The Orlando SeaWolves (0-2) remain winless on the young MASL season after losing their second straight home game against the rival Florida Tropics 8-5 tonight at Silver Spurs Arena in Kissimmee. Orlando led 2-1 and 3-2 but then allowed the Tropics (2-0) to go on a six-goal run to take control of the match before adding two late cosmetic goals.
The SeaWolves, who had been defensively sound and fairly disciplined in their first match-up with the Tropics, were the exact opposite in Game 2, committing silly fouls, taking penalties, and being generally porous on the defensive end.
The Tropics wasted no time jumping on top just 1:21 into the match. Luiz Mota, who for some reason goes by the name “Naka” now, turned the ball over in his own end and Ricardinho punished the SeaWolves by firing home past Piotr Sliwa to make it 1-0.
It didn’t take much time for Orlando to respond. Richard Schmermund threaded a ball through to spring Mike Da Silva who smashed home his first MASL goal at the 3:26 mark to knot things up at 1-1.
After the goal, the game settled into a bit of a defensive battle for a while, but the Tropics went on the power play after Da Silva took a foolish blue card. Orlando was able to kill off the penalty but during the disadvantage Schmermund picked up a yellow card for arguing with the referee after a foul call and he had to sit for the next five minutes. It didn’t give Florida a power play but it did deprive the SeaWolves of their best defender.
The SeaWolves seemed content to stay behind the ball a bit and look for opportunities to slip in behind. That strategy finally worked in the final minute of the period, when Jonny Mendoza got in down the right and smacked either a shot or a pass off the boards and Da Silva bundled it home to give Orlando a 2-1 lead after the first period.
The Tropics came out strong to start the second half, pinning Orlando in their own end for the first couple of minutes. The pressure paid off for Florida, although it was on a fairly innocent play. Eduardo Cruz sent too soft a pass across the field to Naka, who waited on it rather than stepping toward the slow roller, despite having a defender nearby. This enabled Florida to make an easy steal and Naka took a foul to deny a breakaway and a penalty kick was awarded. Victor Parreiras had no trouble beating Sliwa on the penalty, going high and tying the game at 2-2 just 4:15 into the second.
Orlando regained the lead less than three minutes later when Schmermund smashed a free kick through goalkeeper Hugo Silva.
But the Tropics owned the end of the period and took the lead before halftime. Sliwa made a few good saves and former Orlando player Stefan Mijatovic fired one off the glass above Sliwa’s goal. At the other end, the SeaWolves had a decent flurry of chances but didn’t test Silva much. Eventually the SeaWolves handed Florida another scoring chance with another discipline breakdown. Schmermund took an unnecessary foul in his defensive end against an offensive player along the boards with his back to goal. The Tropics scored off the pressure they applied on the ensuing set piece opportunity, with Zach Reget turning and firing past Sliwa to make it 3-3 with four minutes left in the half.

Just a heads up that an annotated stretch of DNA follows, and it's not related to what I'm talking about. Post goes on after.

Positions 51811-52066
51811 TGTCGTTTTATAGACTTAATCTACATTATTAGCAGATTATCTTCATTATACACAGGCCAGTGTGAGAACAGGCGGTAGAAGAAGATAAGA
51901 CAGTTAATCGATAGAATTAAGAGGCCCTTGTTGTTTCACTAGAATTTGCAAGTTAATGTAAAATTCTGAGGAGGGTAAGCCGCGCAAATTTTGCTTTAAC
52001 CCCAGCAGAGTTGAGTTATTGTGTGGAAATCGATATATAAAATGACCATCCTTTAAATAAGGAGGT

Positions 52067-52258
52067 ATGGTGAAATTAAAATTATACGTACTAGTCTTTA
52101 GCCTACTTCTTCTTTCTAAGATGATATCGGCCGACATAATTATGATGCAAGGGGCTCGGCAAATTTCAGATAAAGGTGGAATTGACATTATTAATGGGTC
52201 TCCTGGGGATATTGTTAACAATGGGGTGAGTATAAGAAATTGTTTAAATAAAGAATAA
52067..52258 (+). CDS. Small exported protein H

Reget then scored again with just 20 seconds remaining in the half when Orlando failed on a chance to clear the defensive zone and the Tropics took a 4-3 lead into the break. Florida held a 9-5 advantage in shots on goal.
Ricardo Carvalho made it 5-3 just after the restart. A soft shot found its way inside Sliwa’s near post. The goalkeeper might have been screened but the weak shot should never have found its way in just 1:56 into the period. Matt Clare added another goal before the end of the third and the Tropics held a 6-3 advantage entering the final period.
Antonio Manfut and Clare’s second extended the Tropics’ lead to 8-3 by the 5:46 mark of the fourth and the game was pretty much over. The SeaWolves had missed a couple opportunities to take advantage of some Florida mistakes, failing to get a shot off when Silva had strayed up field and left his net empty, and also missing a wide open net on an Omar Tapia shot. The latter miss was particularly costly as Clare’s second goal came just seconds after Tapia’s shot caught the boards rather than the net.
Orlando added a couple of late goals, finally taking advantage of one of Florida’s few mistakes. A careless turnover in the defensive zone gave Naka the ball in front of goal and he fired home to make it 8-4 with 6:31 to play.
Odane Sinclair added another goal with 1:26 to play to make the score look more respectable.
But it wasn’t a good game for the SeaWolves. The Tropics dominated — largely by capitalizing on Orlando’s mistakes. Both teams finished with 13 shots on goal, but the Tropics had a lot more attempts that just missed the target, particularly finding the small strip of Plexiglass above the goal, which is new this season. Florida went 1/3 on the power play, while the SeaWolves went 0/1. Sinclair’s goal came just one second after Orlando’s lone power play expired.
The SeaWolves will be back in action Saturday night on the road against the Baltimore Blast at 6:05 p.m.